How free we felt! To think we were finished for ever with the raking and carting of hay—finished tramping up and down beside Dad, with the plough-reins in our hands, flies in our eyes and burr in our feet—finished being the target for Dad’s blasphemy when the plough or the horses or the harness went wrong—was delightful! And the adventure and excitement which this new industry promised operated strongly upon us. We rioted and careered like hunted brumbies through the trees, till warned by Dad to “keep our eyes about;” then we settled down, and Joe found the first bear. It was on an ironbark tree, around the base of which we soon were clamouring.
“Up y’ go!” Dad said, cheerfully helping Dave and the tomahawk into the first fork.
Dave ascended and crawled cautiously along the limb the bear was on and began to chop. We armed ourselves with heavy sticks and waited. The dog sat on his tail and stared and whined at the bear. The limb cracked, and Dave ceased chopping and shouted “Look out!” We shouldered arms. The dog was in a hurry. He sprang in the air and landed on his back. But Dave had to make another nick or two. Then with a loud crack the limb parted and came sweeping down. The dog jumped to meet it. He met it, and was laid out on the grass. The bear scrambled to its feet and made off towards Bill. Bill squealed and fell backwards over a log. Dad rushed in and kicked the bear up like a football. It landed near Joe. Joe’s eyes shone with the hunter’s lust of blood. He swung his stick for a tremendous blow—swung it mightily and high—and nearly knocked his parent’s head off. When Dad had spat blood enough to make sure that he had only lost one tooth, he hunted Joe; but Joe was too fleet, as usual.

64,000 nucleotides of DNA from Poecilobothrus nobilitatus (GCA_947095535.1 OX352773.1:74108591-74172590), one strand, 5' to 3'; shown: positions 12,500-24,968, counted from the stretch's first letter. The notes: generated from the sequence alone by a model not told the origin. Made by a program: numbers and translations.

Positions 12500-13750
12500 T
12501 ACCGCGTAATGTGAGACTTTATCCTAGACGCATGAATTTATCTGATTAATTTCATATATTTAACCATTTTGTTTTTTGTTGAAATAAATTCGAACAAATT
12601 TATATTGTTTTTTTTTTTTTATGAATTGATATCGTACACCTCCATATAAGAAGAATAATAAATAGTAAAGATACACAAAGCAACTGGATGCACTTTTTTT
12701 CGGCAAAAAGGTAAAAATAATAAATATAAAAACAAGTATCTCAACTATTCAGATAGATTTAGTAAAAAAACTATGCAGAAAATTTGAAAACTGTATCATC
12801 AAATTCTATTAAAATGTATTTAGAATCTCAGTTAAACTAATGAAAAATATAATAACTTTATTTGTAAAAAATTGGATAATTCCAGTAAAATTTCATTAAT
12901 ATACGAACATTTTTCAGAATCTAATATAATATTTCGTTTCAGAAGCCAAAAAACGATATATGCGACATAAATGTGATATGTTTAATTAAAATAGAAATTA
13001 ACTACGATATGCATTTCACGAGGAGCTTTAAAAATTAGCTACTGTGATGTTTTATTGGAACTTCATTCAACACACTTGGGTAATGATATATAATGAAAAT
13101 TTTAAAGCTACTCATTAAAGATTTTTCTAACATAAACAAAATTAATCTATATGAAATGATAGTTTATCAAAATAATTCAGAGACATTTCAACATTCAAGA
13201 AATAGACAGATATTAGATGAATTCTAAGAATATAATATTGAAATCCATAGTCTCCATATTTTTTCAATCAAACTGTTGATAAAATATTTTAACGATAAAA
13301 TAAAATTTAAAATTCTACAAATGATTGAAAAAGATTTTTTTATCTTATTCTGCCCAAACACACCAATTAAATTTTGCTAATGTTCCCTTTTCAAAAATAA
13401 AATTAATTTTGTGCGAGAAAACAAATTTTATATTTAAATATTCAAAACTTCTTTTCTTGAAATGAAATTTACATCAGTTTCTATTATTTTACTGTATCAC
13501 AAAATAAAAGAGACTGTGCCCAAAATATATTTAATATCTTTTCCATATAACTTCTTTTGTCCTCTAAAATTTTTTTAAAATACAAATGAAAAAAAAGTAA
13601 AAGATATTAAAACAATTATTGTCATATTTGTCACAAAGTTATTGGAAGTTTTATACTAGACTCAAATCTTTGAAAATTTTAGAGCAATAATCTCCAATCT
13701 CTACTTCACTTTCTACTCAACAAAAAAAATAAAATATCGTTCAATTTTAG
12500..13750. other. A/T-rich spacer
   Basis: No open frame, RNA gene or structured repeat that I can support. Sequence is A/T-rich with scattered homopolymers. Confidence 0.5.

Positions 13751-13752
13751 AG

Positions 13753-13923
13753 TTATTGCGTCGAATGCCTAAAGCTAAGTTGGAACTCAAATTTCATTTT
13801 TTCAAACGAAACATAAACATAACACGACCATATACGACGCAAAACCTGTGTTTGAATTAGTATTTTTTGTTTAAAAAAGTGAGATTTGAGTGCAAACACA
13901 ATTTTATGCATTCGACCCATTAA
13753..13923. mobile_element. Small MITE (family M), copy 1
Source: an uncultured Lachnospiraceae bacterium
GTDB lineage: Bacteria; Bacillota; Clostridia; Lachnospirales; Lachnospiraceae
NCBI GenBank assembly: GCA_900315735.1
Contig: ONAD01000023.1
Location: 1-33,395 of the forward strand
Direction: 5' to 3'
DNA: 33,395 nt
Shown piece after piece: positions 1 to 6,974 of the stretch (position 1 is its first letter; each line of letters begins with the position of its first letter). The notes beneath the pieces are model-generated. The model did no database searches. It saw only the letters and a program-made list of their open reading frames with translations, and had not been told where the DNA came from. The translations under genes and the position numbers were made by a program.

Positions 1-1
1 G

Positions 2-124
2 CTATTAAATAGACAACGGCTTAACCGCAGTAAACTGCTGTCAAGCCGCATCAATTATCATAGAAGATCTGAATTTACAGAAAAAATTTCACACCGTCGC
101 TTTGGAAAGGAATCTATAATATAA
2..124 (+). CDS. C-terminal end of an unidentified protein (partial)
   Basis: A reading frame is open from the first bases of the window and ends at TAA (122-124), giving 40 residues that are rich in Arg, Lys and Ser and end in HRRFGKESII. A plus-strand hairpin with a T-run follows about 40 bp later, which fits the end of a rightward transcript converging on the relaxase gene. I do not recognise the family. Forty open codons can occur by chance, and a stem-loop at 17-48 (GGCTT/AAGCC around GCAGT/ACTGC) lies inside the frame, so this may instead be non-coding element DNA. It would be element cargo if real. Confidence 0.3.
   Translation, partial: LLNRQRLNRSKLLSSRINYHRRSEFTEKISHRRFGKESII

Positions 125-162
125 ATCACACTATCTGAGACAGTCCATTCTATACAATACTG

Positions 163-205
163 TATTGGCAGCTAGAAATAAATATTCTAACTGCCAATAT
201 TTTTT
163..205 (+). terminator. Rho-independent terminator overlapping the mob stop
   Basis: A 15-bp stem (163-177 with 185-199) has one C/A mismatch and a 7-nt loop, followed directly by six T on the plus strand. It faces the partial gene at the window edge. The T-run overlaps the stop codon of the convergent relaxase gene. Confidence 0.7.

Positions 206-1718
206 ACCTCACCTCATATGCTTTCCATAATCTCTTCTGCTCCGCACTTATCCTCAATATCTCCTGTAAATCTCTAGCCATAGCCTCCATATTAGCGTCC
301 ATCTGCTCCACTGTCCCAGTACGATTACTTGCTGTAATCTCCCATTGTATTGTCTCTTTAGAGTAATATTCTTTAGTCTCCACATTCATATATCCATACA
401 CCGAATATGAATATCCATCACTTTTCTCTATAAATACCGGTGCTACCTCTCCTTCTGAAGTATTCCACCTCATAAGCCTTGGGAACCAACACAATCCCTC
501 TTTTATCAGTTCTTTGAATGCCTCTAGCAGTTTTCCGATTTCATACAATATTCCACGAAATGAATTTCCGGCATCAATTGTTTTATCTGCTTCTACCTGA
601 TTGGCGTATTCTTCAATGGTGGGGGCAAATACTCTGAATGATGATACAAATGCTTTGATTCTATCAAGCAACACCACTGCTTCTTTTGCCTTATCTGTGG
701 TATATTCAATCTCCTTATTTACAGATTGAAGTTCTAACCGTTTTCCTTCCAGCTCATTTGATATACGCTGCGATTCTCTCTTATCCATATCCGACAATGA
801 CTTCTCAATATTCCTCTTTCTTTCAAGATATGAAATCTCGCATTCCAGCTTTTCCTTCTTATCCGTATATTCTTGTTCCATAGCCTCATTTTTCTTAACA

Meanwhile, the bear had run up another tree—about the tallest old gum in the paddock. Dad snapped his fingers angrily and cried: “Where the devil was the dog?”
“Oh, where the devil wuz the dorg?” Dave growled, sliding down the tree—“where th’ devil wuz you? Where wuz the lot o’ y’?”
“Ah, well!” Dad said “—there’s plenty more we can get. Come along.” And off we went. The dog pulled himself together and limped after us.
Bears were plentiful enough, but we wandered far before we found another on a tree that Dave could climb, and, when we did, somehow or other the limb broke when he put his weight on it, and down he came, bear and all. Of course we were not ready, and that bear, like the other, got up another tree. But Dave did n’t. He lay till Dad ran about two miles down a gully to a dam and filled his hat with muddy water and came tearing back with it empty—till Anderson and Mother came and helped to carry him home.
We did n’t go out any more after bears. Dave, when he was able, went and got Maloney’s colt and put him in the plough. And, after he had kicked Dad and smashed all the swingle-trees about the place, and got right out of his harness a couple of times and sulked for two days, he went well enough beside Anderson’s old grey mare.
And that season, when everyone else’s wheat was red with rust—when Anderson and Maloney cut theirs for hay—when Johnson put a firestick in his—ours was good to see. It ripened; and the rain kept off, and we reaped 200 bags. Salvation!